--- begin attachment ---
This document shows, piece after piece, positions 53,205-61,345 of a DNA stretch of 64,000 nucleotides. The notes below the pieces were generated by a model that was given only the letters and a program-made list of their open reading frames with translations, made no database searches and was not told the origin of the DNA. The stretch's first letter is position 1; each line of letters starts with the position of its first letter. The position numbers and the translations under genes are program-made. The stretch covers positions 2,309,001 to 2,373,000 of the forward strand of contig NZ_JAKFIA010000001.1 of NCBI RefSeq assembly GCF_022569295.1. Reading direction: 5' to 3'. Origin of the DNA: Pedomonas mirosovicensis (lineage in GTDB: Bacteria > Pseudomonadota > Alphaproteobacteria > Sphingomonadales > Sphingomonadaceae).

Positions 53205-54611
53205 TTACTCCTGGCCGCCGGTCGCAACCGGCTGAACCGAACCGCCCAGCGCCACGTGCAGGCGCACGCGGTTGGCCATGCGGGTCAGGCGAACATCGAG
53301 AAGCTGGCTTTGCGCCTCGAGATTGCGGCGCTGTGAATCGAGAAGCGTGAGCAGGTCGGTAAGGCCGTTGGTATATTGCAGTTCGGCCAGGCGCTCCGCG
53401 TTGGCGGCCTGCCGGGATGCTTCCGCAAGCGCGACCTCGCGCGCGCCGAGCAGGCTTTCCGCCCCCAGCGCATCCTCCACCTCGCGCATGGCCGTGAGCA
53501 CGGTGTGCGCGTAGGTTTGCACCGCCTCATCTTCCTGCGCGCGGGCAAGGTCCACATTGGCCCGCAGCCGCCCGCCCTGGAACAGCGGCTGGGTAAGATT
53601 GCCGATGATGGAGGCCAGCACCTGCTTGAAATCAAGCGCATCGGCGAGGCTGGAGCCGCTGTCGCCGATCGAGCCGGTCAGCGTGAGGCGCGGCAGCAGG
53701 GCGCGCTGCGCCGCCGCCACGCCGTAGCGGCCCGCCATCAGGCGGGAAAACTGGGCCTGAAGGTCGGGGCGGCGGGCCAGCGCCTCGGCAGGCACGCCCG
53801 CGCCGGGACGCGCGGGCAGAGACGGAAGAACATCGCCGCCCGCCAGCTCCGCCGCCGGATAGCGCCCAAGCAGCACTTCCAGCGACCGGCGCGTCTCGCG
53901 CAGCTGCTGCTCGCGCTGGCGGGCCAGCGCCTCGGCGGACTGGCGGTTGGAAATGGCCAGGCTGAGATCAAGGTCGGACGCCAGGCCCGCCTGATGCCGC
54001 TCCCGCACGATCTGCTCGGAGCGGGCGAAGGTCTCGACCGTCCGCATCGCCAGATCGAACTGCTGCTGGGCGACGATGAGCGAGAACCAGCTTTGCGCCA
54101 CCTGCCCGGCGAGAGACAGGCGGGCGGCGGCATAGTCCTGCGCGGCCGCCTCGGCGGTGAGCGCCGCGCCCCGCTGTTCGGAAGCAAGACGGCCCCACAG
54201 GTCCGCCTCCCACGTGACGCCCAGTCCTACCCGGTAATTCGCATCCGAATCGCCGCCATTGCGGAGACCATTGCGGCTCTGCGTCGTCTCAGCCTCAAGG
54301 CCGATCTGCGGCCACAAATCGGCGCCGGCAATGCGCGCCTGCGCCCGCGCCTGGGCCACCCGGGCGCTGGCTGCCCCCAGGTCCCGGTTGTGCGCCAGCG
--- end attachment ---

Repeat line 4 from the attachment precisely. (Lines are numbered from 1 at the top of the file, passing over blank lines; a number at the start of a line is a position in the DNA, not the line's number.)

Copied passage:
53301 AAGCTGGCTTTGCGCCTCGAGATTGCGGCGCTGTGAATCGAGAAGCGTGAGCAGGTCGGTAAGGCCGTTGGTATATTGCAGTTCGGCCAGGCGCTCCGCG